The Five W’s and One H of Side Planters

Side Planting Basket Column

Basket column for side planting.

As any first year journalism major can attest, The 5 W’s establish a formula for getting the complete story on any subject. According to the principle of the Five W’s (and one H), a story can only be considered complete if it answers these questions starting with one of these interrogative words. The key to a successful story is answering the reader’s questions of who, what, where, when, why, and how.

Take side planting, for example. Can this unique and satisfying gardening method be revealed completely using the five W’s and one H? Let’s find out:

What is side planting?

Side Planting is a method of establishing plants so that they grow out of the side of the garden containers they are planted in. Side planted containers allow planting in the side as well as the top of the container. Containers are fast and easy to plant and result in instant flower balls that form spectacular accents.

Because the plants are literally planted sideways, not all plants flourish in side planting. The best tried and tested plants for side planting are:

  • Wax begonias
  • Coleus
  • Impatiens
  • Trailing torenia.
  • Dragon wing begonias
  • Pansies and violas
  • Lamium
  • Scaevola
Where are the plants placed?

There are four container types for side planting. All feature sturdy steel frames, holding replaceable coco-fiber liners with pre-cut holes in their sides for easy side planting. Containers include:

  1.  Hanging planter – Basic Basket Planters in various sizes are constructed from heavy gauge steel wire coated in black plastic and are supplied with removable clip-on chains.
  2.  Wall planter – Wall Planters with attached liners for use on Walls, Fences, Porch and Deck Railings. Constructed from heavy gauge steel wire coated in black plastic, our side planted wall planters can transform any empty wall.
  3. Border column – Border columns allow hanging baskets to be displayed in gardens or on patios without hanging them from a preexisting structure. These include 18″ ground spike, 9″ diameter steel disk and choice of 30″, 36″, 42″ or 48″ height column.
  4. Window box – Beautify windows, walls and railings using Window Box Planters. Choose from four sizes to best fit your space requirements.
When can side planting be done?

Since the plants that seem to respond best to side planting like warm weather, do not expose side plants to cold weather. Refer to the care instructions of the plants that you are using in your display when deciding when it is safe to move plants outdoors.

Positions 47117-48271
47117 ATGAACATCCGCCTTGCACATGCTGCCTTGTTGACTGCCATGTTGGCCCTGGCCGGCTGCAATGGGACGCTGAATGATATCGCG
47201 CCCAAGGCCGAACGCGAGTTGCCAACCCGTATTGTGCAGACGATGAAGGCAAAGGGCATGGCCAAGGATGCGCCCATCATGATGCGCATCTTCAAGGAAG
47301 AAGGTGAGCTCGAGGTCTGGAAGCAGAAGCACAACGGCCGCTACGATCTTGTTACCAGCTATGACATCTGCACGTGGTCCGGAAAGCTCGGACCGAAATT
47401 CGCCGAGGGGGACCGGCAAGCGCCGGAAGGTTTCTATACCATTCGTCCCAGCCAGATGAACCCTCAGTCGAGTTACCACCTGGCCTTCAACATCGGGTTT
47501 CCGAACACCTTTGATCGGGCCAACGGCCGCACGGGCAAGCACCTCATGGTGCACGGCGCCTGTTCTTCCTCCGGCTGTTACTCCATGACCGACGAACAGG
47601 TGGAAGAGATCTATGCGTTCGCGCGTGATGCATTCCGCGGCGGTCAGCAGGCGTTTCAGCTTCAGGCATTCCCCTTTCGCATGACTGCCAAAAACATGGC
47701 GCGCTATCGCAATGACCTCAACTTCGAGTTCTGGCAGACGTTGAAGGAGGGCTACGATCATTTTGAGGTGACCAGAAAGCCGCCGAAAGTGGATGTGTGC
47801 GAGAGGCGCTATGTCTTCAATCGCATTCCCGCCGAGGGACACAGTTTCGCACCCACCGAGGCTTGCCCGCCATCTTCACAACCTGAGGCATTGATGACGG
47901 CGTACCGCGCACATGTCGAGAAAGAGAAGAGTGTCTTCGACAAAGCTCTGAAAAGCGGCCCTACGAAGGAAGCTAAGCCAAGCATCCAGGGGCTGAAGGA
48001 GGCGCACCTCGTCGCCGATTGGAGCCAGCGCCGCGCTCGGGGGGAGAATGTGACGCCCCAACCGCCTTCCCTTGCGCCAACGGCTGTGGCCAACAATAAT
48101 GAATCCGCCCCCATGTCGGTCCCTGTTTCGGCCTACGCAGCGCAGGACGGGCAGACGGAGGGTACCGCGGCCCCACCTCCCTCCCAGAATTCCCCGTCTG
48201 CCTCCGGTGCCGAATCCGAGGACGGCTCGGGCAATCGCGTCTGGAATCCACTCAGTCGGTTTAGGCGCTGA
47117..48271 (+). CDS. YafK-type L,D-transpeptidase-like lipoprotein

As soon as the last frosts have occurred in your area, it’s time to select flowers and foliage for side planting from your local garden center. For some tips about side planting, many tried and tested planting ‘recipes’ by Pamela Crawford are available so you’ll know the best varieties to choose.

Who invented side planting?

Pamela Crawford is a garden designer and author who invented the containers and specially designed coco-liners in 2006—after years of trials and testing to find out which varieties best adapt to side planting conditions. Anyone can enjoy side planting! It’s fun and easy. You can see some beautiful examples of side planting from amateur home gardeners here. You’ll also be able to read comments from gardeners all over the country

Why side plant?

Side planting lets you create instant container gardens, turning your outside living areas into a colorful oasis of flowers and foliage—even if you don’t have much space. Porches, patios, pool sides and decks can all be enhanced by side planting. Side planting is not the mainstream of gardening, rather, is another way to add beautiful flowers to your home, particularly if you don’t have the gardening space. Whether secured to wall, displayed on a post or column, attached to a window, or flowing from a hanging basket,

For more information, check out the side planting products available from Kinsman Company.

How is side planting done?

Let Pamela Crawford show you how! You will find 6 different how-to videos that will show you how easy it is to start side planting. Pamela Crawford’s exclusive side planting containers feature side planting holes, so you can create beautiful flower baskets instantly. Display them on Kinsman’s Border Columns or Basket Columns. You can get started side planting today!



Simple Wall Basket

A recipe for creating a simple side planting wall basket.